Triple Agent sort of amazed me with the details obtained by the writer. I found myself wondering how he got all this access and information.
Malhorta seemed to get way to much enjoyment out of saying the word's 'Pakistan' and 'Afghanistan' in an unusual way.
If you want to see the world from a "different perspective", then you must read this book. It will challenge your perceptions. Norm Chomsky may be wrong. But he is also very smart and just sees the world differently.
Childhood's End was a book that I tore through in a matter of hours. It's incredibly difficult to step away from. The ending was amazing and totally unexpected. Bravo.
David McCullough's gripping account of the Johnstown Flood is amazing work of journalism, documenting a horrifying event in American history. The stories he tells are incredible - almost too amazing to believe. However, I would not recommend reading this book before bed time. It's very upsetting at times.
I loved Elaine Pagel's great work... the "Gnostic Gospels."
Unfortunately, this is pretty much the same book.
The book contains some very interesting information about the origin of the Book of Revelations. But the remaining 80 percent of the chapters seemed unnecessary.
The story behind Ender's Game was dark, morbid and depressing .... and yet I just kept reading on. You have to give the author credit for writing a story that you just can't turn away from... no matter how dark it was. Truly an imaginative, though sad, work of fiction
The story was just too hard to follow with too many flashbacks and flash forwards.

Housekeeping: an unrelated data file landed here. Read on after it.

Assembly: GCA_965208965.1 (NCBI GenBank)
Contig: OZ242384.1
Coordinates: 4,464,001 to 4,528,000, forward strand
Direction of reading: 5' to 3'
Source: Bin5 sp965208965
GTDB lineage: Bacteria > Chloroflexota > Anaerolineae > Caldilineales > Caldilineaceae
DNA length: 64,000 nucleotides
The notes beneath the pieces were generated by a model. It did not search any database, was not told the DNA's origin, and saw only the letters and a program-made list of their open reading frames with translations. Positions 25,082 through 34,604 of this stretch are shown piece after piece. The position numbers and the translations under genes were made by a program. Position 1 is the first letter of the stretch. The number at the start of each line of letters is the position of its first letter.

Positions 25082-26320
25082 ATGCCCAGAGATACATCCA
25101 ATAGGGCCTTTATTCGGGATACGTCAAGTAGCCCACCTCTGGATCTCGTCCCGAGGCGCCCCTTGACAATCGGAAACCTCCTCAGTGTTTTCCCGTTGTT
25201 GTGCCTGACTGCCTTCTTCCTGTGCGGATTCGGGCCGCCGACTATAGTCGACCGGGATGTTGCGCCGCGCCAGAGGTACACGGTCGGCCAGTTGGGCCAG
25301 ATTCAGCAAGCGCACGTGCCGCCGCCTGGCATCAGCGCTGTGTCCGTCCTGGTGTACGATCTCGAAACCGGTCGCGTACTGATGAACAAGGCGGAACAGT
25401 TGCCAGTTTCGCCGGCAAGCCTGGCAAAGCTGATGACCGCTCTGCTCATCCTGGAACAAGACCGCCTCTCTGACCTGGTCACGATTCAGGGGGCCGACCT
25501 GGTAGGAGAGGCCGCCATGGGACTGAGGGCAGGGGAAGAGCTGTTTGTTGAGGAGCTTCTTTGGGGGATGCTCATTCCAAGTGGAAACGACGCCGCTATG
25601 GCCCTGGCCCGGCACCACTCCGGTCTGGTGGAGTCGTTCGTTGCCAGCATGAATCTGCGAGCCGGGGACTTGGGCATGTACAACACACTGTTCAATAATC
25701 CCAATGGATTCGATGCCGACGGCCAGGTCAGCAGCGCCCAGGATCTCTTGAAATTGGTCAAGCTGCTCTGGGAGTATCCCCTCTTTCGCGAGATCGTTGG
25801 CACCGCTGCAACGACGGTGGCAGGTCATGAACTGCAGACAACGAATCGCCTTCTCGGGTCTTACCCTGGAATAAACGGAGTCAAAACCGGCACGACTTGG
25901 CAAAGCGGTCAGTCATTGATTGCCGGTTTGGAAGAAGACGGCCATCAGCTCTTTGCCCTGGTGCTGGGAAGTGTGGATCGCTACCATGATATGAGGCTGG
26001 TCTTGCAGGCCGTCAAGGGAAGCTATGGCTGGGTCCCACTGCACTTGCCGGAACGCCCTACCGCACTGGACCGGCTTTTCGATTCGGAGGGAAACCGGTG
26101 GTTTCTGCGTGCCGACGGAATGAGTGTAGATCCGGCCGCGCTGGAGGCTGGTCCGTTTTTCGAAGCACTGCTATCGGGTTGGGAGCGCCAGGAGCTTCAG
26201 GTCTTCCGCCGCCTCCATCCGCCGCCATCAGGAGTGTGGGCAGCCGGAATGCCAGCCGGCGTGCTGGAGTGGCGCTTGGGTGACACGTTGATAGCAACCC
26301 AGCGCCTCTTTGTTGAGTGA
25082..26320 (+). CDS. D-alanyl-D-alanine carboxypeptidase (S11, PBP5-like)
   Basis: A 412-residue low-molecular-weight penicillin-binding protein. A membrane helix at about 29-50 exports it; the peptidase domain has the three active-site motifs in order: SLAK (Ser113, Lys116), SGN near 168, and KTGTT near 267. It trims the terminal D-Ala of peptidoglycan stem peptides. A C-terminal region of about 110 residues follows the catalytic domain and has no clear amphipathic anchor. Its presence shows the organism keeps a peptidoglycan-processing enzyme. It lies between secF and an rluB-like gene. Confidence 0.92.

Further complicating all those time shifts, the two main characters - Jack Ryan and Jack Ryan Jr. - have the same name. And, often I found myself just trying to figure out which character the writer was talking about.
The Lord of the Rings is one of those books that changes you. And the delivery by this particular narrator is splendid.
The author of this book is a little too pushy and talks to the listener/reader as though a moron. The content might be worthwhile. But the writers attitude and delivery are such a turn-off.
I've read a lot of books about Rome and Greece and the ancient world, and yet this book still held so many surprises for me.
The author has a keen ability to perceive history through fresh eyes -- those of Cleopatra herself rather than those of the Romans who so despised her.
A brilliant work.
This book was so strangely brilliant that it grips you and holds your attention. But the writing also seemed sexist and racist.
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